Why and when do I need to supply my own deleter?

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Why and when do I need to supply my own deleter? Isn't keyword delete sufficient enough?

If you use a smart pointer to manage a resource other than memory allocated by new, remember to pass a deleter.

C++ Primer 5th is taking a pseudo network connection (do not define destructors) to illustrate.

Bad:

struct destination; // represents what we are connecting to struct connection; // information needed to use the connection connection connect(destination*); // open the connection void disconnect(connection); // close the given connection void f(destination &d /* other parameters */) { // get a connection; must remember to close it when done connection c = connect(&d); // use the connection // if we forget to call disconnect before exiting f, there will be no way to closes } 

Good:

void end_connection(connection *p) { disconnect(*p); } void f(destination &d /* other parameters */) { connection c = connect(&d); shared_ptr<connection> p(&c, end_connection); // use the connection // when f exits, even if by an exception, the connection will be properly closed } 

Full context screenshot (I clear some unrelated text):
Why and when do I need to supply my own deleter?

Why and when do I need to supply my own deleter?

 


You need to supply your own delete to the smart pointer creation when the standard delete is not appropriate for deallocating, releasing, discarding, or otherwise disposing of a resource whose life time is being governed by the smart pointer.

A typical use of a smart pointer is to allocate memory as the resource being managed by the smart pointer so that when the smart pointer goes out of scope, the resource being managed, in this case memory, is discarded by using the delete operator.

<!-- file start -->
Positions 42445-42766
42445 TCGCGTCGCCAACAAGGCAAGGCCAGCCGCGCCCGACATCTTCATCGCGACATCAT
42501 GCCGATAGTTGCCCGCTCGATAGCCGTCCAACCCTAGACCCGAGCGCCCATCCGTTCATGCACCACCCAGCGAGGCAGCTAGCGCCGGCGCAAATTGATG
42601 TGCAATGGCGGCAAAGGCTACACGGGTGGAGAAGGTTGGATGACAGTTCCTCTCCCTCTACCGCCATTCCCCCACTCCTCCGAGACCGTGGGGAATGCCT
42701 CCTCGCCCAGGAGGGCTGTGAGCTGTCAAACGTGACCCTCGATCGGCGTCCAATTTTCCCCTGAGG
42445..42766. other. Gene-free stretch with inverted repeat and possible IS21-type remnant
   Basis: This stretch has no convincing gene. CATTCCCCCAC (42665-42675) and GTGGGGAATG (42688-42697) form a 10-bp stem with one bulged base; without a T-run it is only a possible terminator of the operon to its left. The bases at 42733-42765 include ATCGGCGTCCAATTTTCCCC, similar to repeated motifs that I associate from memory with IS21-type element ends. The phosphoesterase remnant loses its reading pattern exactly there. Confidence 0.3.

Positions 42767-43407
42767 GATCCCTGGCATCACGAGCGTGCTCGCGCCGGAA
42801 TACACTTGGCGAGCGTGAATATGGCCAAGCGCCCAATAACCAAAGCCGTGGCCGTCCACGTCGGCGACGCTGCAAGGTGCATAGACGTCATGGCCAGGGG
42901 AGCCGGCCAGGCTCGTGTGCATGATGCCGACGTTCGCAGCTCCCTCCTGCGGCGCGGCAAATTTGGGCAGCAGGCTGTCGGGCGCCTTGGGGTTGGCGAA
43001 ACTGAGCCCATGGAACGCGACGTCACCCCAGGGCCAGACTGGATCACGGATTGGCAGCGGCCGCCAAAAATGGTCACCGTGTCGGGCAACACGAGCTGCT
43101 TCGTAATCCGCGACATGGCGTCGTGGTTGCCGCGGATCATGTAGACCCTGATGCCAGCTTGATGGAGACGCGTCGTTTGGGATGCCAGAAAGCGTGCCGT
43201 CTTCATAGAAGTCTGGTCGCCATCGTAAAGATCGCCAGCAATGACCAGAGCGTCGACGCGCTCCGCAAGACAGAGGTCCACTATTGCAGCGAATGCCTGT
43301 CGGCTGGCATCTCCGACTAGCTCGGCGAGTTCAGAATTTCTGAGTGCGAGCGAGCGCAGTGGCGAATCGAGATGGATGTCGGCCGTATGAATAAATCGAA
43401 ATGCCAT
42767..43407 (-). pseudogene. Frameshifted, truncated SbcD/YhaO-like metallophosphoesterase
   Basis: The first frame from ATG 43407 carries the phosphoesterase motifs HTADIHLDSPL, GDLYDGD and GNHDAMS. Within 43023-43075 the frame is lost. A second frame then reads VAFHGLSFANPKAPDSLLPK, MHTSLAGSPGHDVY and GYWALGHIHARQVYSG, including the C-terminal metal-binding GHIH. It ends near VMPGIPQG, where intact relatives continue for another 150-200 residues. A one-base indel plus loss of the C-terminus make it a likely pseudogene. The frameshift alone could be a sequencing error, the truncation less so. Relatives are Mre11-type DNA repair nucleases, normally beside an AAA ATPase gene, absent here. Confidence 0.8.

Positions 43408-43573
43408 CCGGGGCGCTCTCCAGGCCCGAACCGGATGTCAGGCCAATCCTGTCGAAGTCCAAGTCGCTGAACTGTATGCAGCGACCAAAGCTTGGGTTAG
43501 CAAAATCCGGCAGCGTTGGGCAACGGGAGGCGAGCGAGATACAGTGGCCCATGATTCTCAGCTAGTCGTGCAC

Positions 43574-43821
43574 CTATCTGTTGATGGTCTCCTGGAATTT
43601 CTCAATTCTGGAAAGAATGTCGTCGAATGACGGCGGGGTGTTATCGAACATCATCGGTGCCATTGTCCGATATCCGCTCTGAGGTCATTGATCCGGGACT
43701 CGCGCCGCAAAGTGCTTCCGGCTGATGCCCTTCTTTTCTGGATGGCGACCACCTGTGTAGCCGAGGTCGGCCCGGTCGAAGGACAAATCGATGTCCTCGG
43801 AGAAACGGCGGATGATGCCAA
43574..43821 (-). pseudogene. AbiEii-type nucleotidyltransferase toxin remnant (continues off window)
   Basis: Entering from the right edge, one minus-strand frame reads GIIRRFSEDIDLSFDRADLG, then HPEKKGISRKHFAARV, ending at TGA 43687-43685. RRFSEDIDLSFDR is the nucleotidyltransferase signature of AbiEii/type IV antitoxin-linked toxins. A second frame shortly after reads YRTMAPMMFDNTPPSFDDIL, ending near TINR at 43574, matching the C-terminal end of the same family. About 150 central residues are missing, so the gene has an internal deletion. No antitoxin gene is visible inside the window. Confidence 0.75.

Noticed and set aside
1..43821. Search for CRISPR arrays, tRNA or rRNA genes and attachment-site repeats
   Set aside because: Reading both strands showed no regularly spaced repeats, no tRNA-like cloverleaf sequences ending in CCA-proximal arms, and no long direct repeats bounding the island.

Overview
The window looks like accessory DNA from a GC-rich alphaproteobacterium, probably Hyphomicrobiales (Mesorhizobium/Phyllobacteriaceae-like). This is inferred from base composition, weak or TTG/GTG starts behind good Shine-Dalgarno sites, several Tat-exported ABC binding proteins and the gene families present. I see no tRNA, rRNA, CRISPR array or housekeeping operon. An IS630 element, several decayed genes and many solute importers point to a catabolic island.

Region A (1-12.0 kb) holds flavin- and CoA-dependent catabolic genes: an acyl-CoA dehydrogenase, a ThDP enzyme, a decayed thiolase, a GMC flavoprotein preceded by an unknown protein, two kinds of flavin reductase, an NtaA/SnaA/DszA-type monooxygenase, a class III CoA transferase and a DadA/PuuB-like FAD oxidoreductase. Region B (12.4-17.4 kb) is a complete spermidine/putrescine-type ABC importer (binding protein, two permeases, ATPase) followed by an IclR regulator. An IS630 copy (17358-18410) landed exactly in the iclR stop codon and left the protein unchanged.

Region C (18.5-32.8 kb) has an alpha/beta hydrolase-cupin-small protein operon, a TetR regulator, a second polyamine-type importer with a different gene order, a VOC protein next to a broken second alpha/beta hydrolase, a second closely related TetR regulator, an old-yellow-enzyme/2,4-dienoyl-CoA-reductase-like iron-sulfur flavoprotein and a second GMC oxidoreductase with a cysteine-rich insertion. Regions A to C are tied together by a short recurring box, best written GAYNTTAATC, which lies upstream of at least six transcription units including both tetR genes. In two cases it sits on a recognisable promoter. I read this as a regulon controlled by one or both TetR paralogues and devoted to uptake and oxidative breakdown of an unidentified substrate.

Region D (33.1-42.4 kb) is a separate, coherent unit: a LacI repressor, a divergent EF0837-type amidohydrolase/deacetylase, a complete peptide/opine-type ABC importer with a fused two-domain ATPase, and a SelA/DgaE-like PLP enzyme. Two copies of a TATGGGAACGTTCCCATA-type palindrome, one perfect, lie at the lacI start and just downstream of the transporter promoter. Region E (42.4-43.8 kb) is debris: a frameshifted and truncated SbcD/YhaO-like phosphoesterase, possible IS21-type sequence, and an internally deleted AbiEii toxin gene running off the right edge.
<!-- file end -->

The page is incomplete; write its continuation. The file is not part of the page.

However in the case of some resource other than memory, in the case of your example a network connection, the use of the delete operator is not appropriate since the resource is not memory that was allocated by using the new operator.

So when using a smart pointer for this kind of resource where the delete operator is not appropriate, you need to supply your own deleter method or function or operator which the smart pointer will use when it goes out of scope and triggers its own destructor which will in turn handle the discarding of any resources that are being managed by the smart pointer.

In the case of your example, the network connection needs to be closed properly and any resources associated with the network connection released in an orderly fashion. While this cleanup of the network connection resources may involve using the delete operator on some allocated memory as part of the cleanup, that action is not the only thing that needs to be done.

There may be other actions such as first flushing the socket and then doing a close on the socket and then deleting any buffers that were allocated, notifying any handlers that may be linked to the connection object that the network connection is being closed so that those handlers can do their own cleanup.

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